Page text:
The swelling power at 60 °C among the different parental lines ranged from 2.79 to 6.67 g 10 g-1, and from 6 to 7.5 g 10 g-1 in the F1 families. High swelling power was observed in F1 families among the families of TME 14 and NASE 10 with low values in Bamunanika and TME 5, although there were no significant (P>0.05) differences among the varieties when swelling power was compared at different temperatures (Fig. 1).
F1 families from introduced varieties had considerably high swelling power compared to local landraces (Table 4). Among the parental lines, variations occurred in swelling power though there was no clear trend on comparison. Parental lines TME 14 and NASE 12 registered high swelling power comparable to progenies. Although the F1 families did not show considerable significant variations in terms of swelling power, the relatively high swelling power they presented makes selection among the F1 families appropriate for industrial uses of starch where relatively high swelling power is required.
The swelling power of starch depends on the ability of certain components of starch, especially amylose to solubilise in water, hence, allowing water to attack starch molecules. Thus, increases in swelling power are a function of increased solubility (Moorthy, 2007). In the use of starch for baking and other dietary applications, especially in solution, starch with high swelling power is required given its high digestibility and the advantages that come with the increases in size attained in this case. Thus, starch from introduced varieties, especially TME 14, and some of its F1 families is important in this case. However, the swelling power of starch is affected by the presence of reducing sugars in starch which lead to unavailability of total starch for water absorption, hence the negative correlation between the two (Moore and Amante, 2005). The starch content also affects the swelling power since increase in total starch leads to increase in swelling power (Rampersad et al., 2003).
The solubility at 60 °C for parental lines ranged between 1.33-5.61 g 100 g-1, and was lower than that obtained in F1 families which ranged between 5.22-7.67 g 100 g-1 (Table 4). Significant (P<0.05) variations were observed in the F1 families compared to the parents, which in addition to the high solubility presented by some of the F1 families, gives more room for selection of the best performing F1 families for use in a number of applications where starch is used in solution and at high solubility (Murkejea et al., 2007). Improved solubility among the F1 families implies an improvement in the industrial application of this starch, especially where starch is used in solution like in pharmaceuticals (Benesi, 2005). Cold water solubility ranged from 0.80 to 1.68 g 100 g-1 starch among the parental lines; while it ranged from 1.48 to 2.91 g 100 g-1 starch among the progenies. There were no significant variations in cold water solubility among the parents and the F1 families, although the relatively high cold water solubility presented by the F1 families (Table 4) can be used to facilitate selections among the F1 families.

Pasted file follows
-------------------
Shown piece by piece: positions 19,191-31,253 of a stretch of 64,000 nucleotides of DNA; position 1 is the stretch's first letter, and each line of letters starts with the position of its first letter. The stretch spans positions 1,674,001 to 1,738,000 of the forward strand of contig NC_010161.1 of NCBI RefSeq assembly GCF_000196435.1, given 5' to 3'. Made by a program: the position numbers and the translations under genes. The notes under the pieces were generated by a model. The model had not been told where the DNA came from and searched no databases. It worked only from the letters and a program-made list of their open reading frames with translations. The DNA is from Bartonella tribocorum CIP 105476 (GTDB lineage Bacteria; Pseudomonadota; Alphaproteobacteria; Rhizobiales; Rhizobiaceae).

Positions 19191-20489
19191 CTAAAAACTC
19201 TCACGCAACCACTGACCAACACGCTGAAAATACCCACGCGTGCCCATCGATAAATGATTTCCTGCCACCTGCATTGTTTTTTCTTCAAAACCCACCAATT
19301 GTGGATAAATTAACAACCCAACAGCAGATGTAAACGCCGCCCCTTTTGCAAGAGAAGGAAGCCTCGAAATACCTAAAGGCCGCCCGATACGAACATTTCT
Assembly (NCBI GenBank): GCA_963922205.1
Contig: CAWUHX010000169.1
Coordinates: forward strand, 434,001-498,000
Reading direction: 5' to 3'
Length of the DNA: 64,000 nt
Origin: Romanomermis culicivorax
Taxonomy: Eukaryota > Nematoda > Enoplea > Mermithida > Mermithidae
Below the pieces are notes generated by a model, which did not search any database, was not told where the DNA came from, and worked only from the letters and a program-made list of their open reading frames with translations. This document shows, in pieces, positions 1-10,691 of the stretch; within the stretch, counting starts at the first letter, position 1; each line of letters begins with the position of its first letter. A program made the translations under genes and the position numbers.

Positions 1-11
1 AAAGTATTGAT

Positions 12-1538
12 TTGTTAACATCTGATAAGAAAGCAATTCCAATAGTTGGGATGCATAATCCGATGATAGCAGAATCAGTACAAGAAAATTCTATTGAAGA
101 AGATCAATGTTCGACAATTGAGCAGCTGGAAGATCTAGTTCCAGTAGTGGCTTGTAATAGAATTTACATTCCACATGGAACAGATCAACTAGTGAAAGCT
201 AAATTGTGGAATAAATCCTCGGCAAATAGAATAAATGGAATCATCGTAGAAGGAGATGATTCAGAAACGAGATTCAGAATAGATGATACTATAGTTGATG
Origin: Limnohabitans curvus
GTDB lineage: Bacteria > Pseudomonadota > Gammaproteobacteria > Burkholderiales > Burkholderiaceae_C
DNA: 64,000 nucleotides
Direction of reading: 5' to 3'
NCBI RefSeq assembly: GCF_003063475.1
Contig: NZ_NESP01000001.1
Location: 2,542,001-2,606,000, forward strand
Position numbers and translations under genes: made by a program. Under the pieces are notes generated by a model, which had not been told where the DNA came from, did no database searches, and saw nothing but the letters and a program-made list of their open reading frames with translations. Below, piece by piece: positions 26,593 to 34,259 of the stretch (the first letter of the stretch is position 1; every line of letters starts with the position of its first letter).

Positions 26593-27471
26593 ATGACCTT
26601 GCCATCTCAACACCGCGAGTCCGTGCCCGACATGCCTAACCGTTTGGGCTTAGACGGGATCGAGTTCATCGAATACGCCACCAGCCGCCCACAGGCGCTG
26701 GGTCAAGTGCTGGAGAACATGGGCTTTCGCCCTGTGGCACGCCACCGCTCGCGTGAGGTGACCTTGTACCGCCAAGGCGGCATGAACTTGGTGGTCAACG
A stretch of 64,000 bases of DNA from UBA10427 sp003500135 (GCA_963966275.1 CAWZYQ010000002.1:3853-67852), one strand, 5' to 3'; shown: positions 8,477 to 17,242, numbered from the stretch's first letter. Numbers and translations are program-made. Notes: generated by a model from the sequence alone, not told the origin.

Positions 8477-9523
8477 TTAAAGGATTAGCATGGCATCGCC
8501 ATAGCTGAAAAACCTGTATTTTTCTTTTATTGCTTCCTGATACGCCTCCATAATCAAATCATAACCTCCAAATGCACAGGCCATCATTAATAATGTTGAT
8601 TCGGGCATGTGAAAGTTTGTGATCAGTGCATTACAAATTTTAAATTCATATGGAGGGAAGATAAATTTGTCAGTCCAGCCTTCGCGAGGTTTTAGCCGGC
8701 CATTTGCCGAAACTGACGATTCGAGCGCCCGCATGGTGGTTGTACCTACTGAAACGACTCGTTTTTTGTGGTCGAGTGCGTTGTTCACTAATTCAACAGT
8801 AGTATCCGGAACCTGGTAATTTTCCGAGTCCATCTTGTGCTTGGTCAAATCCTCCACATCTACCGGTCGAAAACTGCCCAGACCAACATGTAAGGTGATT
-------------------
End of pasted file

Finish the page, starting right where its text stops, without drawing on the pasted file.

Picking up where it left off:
Low solubility at room temperature explains the effect of increased temperature on the overall solubility of starch (Moorthy, 2001). Like solubility, cold water solubility was high in introduced varieties compared to local varieties among the progenies. Among the parental lines, the cold water solubility was lower than the progenies and with no significant differences among them. Like solubility, selections for F1 families with better traits for cold water would be done among the progenies but especially those produced from introduced varieties in this case TME 5 and NASE 12. Compared to solubility values at 60°C at an average of 5.9%, cold water solubility of 2.53% showed that native starch is relatively insoluble at low temperatures (Riley et al., 2006). However, this was higher than the results reported by Benesi (2005). Cassava generally has higher solubility comparable to corn starch and higher than other starches (Mukerjea et al., 2007) making it a suitable substitute for corn starch in dietary uses.
Moisture content among the parental lines ranged between 14.09 and 16.49 %, and 14.80 to 16.11% in the progenies. Significant (P<0.05) variations were observed among the F1 families, except for the parents Nyaraboke and NASE 10. These variations are important in the selection of low moisture content F1 families since they are important, especially in the commercial use of starch where low moisture content is required. The moisture content for both the parental lines and progenies (Table 4) was consistent with results reported by Benesi (2005). Compared to other starches, the results showed that cassava has high moisture contents. This is not desirable since it promotes the growth of micro-organisms like fungi that degrade starch (Nanda et al., 2006). This has implications on the storage and shelf-life of cassava starch, especially in commercial applications. It also has implication on the pasting properties of cassava starch (Moorthy, 2001) and has been found to affect the tensile properties and the overall granular structure of starch (Willet and Doane, 2002).